We will now pass on to the world-renowned day of St. Valentine. What he has to do with love affairs seems to be a mystery; for all we can gather about him is that he was a priest in Rome who suffered martyrdom in 270. Still, to trace the origin of the love-missives with which we burden the poor martyr, we must once more look back to those days of feasting at Rome.
We there find that there was great ceremony and rejoicing in the observance of the Lupercalia, feasts in honour of the hideous god Pan, which were held on the 14th and following days. Possibly the coincidence of this on the 14th day, which was also the one dedicated to St. Valentine, may account for the title of “valentine ” being given to the love-tokens as time went on and the Roman feasts became forgotten.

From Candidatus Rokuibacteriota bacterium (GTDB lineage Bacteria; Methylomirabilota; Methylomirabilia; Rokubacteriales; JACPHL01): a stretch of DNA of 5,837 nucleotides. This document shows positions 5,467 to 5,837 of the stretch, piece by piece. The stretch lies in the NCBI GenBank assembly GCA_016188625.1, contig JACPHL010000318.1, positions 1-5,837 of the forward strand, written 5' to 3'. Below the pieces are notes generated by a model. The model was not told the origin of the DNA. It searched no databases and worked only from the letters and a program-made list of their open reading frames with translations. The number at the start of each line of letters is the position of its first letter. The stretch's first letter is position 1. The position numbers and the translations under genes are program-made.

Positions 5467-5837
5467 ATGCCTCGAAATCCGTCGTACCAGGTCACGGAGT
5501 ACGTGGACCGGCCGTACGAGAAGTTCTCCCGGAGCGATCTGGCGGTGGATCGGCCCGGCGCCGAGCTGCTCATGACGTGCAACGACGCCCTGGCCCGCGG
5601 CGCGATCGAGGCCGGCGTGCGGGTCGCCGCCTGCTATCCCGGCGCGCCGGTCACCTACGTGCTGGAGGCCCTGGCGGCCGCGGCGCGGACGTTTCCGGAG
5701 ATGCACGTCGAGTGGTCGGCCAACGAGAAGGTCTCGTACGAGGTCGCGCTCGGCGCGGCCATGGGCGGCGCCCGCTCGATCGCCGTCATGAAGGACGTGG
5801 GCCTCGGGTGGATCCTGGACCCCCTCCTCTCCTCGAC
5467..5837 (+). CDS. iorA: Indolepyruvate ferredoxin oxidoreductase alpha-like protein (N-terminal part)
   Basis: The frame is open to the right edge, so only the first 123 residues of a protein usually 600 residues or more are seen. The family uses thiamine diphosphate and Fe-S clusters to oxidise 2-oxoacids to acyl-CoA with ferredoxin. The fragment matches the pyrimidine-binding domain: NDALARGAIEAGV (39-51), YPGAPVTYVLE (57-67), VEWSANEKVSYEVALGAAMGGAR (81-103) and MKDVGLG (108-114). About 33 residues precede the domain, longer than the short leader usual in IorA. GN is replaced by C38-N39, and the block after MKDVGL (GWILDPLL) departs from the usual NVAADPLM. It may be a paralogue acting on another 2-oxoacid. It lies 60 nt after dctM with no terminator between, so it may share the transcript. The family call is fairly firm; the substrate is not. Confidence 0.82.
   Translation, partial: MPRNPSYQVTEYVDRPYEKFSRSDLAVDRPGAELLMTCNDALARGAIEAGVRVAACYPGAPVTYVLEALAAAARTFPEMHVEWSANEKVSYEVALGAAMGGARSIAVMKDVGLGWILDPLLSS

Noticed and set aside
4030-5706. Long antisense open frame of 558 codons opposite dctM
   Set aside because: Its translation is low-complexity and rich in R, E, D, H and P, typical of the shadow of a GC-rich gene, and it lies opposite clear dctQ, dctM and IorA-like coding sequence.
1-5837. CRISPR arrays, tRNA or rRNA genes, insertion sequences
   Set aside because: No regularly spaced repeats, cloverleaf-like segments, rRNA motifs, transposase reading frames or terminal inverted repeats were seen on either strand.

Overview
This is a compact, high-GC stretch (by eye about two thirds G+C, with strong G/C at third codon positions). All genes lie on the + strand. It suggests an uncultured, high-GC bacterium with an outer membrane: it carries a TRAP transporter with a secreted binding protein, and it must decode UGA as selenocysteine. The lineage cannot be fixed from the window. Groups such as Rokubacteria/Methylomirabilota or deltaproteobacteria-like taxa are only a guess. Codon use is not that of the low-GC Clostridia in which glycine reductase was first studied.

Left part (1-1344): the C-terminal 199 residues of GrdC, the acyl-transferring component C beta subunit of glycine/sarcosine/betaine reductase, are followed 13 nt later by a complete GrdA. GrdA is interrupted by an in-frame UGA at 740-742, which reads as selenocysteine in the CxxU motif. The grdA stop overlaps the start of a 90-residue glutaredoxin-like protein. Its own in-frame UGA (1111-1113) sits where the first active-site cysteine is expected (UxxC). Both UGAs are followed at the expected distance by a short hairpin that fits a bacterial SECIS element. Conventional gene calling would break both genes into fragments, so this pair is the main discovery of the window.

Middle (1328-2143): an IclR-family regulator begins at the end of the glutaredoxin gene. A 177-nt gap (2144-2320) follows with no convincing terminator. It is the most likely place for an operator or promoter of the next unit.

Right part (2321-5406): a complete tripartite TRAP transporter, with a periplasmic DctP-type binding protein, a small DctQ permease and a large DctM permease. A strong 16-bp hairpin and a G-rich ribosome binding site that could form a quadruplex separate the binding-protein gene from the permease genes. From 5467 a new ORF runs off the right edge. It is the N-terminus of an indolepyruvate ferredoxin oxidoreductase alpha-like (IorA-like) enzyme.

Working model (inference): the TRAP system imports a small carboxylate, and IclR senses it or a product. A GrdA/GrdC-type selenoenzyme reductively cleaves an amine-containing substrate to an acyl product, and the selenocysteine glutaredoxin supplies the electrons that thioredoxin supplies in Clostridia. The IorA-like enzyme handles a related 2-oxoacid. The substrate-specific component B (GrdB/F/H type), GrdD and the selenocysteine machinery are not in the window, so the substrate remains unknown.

It seems to have been customary at that time for the Roman maidens to put their names into a box, and these were afterward drawn by the youths, who claimed the owners of the names drawn as their sweethearts, or valentines as we might now call them.
We can easily imagine that much merry-making followed. These “nods and becks and wreathed smiles,” however, have gone the way of many other harmless and merry things, and by this time all that remains is a number of paper billets which show Cupid, with wings spread, sitting on a cloud shooting darts that pin two hearts together. Mr. Punch has recently had it, “The valentine for me must bring me only £ s. d.,” and this pretty well represents the case in this present decade.
Source: Things not generally known, 1880